English Dub Review: Mr. Tonegawa: Middle Management Blues “Fake”

Yamazaki learns responsibility


President Hyōdō orders Tonegawa to find him a body double to thwart a few recent suspected assassination attempts. Tonegawa and Yamazaki dispatch the black suits to find a suitable candidate, but no one looks enough like the president to be a workable stand-in. As they are about to give up, Tonegawa and Yamazaki encounter Masayan, a kind-hearted chef who is willing to be the double out of the goodness of his heart. For his generosity, he is tortured by Yamazaki until he is a perfect stand-in for the president in both look and personality. Tonegawa is ready to present Masayan to Hyōdō, but the president decides that he’s no longer interested in having a body double. Endo tries to dispose of Masayan, but he walks his way back to Teiai, where Yamazaki will now take care of him.

Our Take

For the first time in twelve episodes, Mr. Tonegawa has thrown a near perfect game. This is, bar none, the best episode of the first twelve. It not only has me still thinking about it, but also has me eagerly awaiting a plot point’s future development. This show isn’t taking a midseason break, but it would certainly be well deserved after a half-hour like this one.

My analysis last week seems to be coming to pass. Mr. Tonegawa is truly a family sitcom disguised as a workplace one. Tonegawa, as our protagonist, must balance teaching his “children,” the black suits with caring for his “father,” Hyōdō. This episode is the closest to a literal interpretation that we get, as “Fake” is less about Tonegawa, and more of a boy and his dog story, with Yamazaki as the boy and Masayan as the dog. The interesting thing about this family dynamic, as compared to western ones, is that the elder has all of the power. I think about Abe Simpson as an opposite case. In the West, our parodic family sitcom disrespects a grandfather character, shoving him in a home, or worse. Japan’s, though makes him the master of his domain.

In this analogy, I suppose that makes Endo a very weird uncle. This tracks with his last appearance, where he leads a crop of impressionable black suit children astray. I think this is a great avenue for the show to be doubling down on. Mr. Tonegawa’s twisted sense of humor finally lands and lands big in this one, where it has mostly only fallen flat for me before. Endo is a devilish addition to the already strong duo of Yamazaki and Tonegawa. Based on the tableau at the end of this episode, I’m betting we see more of them, and I cannot wait.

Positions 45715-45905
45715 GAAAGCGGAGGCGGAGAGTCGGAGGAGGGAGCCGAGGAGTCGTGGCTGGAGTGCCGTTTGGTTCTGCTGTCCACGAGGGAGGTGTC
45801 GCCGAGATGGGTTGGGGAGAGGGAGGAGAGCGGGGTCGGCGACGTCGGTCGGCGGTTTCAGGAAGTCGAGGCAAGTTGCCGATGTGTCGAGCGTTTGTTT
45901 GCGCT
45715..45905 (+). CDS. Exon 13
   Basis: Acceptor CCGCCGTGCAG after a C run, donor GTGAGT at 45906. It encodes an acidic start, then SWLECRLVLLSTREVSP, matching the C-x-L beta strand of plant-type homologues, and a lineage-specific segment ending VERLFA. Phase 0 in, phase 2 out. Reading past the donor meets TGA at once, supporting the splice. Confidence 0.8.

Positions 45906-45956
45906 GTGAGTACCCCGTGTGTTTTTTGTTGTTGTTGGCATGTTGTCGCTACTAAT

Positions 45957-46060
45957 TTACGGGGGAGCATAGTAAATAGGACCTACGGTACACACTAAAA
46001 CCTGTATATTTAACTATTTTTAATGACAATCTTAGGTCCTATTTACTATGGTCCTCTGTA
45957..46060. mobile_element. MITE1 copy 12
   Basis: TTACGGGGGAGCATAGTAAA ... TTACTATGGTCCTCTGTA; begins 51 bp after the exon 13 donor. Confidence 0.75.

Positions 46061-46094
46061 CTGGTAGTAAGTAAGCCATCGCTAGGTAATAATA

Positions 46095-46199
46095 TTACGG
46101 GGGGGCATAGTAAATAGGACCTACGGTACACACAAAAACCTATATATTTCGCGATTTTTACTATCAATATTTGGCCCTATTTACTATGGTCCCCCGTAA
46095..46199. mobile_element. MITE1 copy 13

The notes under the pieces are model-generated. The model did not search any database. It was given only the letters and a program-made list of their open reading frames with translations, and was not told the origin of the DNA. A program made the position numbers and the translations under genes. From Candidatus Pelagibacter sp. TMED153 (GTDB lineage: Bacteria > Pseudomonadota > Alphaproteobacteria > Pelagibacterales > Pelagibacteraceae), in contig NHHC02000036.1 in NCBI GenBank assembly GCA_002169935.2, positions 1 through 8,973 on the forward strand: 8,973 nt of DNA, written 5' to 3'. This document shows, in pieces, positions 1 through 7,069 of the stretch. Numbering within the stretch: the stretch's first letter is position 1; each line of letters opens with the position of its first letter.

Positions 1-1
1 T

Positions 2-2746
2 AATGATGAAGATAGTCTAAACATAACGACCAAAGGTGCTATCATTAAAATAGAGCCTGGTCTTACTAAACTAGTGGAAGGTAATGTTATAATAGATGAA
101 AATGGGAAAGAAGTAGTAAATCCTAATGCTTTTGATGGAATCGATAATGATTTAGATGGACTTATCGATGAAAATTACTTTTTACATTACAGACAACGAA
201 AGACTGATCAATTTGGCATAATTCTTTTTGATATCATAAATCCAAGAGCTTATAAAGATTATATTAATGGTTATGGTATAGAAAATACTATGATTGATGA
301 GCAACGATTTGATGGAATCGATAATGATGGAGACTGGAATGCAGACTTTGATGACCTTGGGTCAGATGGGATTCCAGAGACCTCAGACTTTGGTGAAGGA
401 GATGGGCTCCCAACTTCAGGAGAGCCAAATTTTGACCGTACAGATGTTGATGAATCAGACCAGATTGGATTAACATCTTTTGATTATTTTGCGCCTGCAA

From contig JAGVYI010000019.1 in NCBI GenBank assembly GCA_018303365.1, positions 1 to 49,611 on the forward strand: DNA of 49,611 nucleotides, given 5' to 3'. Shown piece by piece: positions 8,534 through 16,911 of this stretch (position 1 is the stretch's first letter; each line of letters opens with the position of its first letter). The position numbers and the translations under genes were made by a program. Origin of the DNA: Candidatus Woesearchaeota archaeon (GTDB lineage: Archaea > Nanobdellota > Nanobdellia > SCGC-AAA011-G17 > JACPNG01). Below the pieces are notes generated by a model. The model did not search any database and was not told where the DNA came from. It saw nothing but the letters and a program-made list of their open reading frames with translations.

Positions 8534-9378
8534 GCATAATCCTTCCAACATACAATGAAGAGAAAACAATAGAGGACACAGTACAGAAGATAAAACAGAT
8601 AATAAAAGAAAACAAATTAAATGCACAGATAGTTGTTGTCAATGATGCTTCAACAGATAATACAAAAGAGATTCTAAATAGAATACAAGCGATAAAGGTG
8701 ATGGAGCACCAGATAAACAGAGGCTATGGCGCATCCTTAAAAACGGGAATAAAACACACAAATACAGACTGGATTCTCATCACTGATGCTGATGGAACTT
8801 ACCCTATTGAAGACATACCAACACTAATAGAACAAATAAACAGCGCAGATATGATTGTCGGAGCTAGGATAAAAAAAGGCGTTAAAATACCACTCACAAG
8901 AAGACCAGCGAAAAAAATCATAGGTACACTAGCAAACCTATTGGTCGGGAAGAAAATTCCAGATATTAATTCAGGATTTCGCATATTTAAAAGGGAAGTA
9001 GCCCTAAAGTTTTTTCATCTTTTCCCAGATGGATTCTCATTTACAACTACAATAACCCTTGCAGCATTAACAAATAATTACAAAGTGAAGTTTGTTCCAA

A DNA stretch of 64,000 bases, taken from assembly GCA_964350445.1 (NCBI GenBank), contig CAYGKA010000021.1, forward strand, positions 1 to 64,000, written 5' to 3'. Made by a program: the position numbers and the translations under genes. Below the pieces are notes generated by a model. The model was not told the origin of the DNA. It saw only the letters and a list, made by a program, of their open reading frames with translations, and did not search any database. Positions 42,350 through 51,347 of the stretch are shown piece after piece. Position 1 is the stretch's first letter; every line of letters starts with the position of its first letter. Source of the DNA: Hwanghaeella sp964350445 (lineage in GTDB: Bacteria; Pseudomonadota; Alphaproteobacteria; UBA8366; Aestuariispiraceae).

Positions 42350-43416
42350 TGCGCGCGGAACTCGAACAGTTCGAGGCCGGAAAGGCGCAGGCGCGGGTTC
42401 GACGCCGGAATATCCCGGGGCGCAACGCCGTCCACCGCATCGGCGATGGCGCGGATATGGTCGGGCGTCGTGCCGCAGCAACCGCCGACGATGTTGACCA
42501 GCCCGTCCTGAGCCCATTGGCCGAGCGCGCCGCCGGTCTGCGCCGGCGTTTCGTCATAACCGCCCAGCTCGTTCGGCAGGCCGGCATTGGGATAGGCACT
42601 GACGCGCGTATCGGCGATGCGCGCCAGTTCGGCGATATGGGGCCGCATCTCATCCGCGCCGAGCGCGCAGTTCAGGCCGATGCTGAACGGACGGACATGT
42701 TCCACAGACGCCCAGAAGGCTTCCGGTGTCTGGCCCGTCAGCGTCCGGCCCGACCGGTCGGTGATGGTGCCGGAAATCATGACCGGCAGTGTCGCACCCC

It’s not all character work in this episode. Tonegawa was finally able to achieve their balancing of developments in that arena with a plot I could really get behind. While finding Masayan was obviously contrived, the rest of the episode made me forget it pretty quick. The horrible things that they put this poor man through are as funny as they are sad. Teiai truly is an evil company to take a brilliant, magnanimous chef and turn him into a mindless, slavering, mean-spirited carnivore.

Tonegawa has finally realized that in order to have a good plot, you need to have these characters that we care about do interesting things that are true to them. Yamazaki’s turn as a slave-driving brainwasher takes everything we know about his unwavering commitment to Teiai and his backstory as the president’s attendant and transforms it into his best episode by a mile. Endo’s problem-solving also seems perfectly within his idea of ‘helping’ Tonegawa, and President Hyōdō losing interest immediately feels exactly like something he’d do.

Looking forward, I am intrigued by the body double. You don’t introduce a device like that unless you have plans for a switch or two at a key moment. If you’d told me before this episode that the season’s endgame involved something like that, I would have told you that Mr. Tonegawa was in no way capable of handling it, but now I’m not so sure. “Fake” looks like a perfect soft reset for the back half of the season. While we probably won’t ever have anything like a central antagonist, or even a necessarily linear plot structure, this show gets better by acquiring pieces. It was slow to do so in its first few episodes, but by now they have a few pretty solid toys in their play chest. It’s just up to them now if they do anything worthwhile with them.





Cartoon Philosopher

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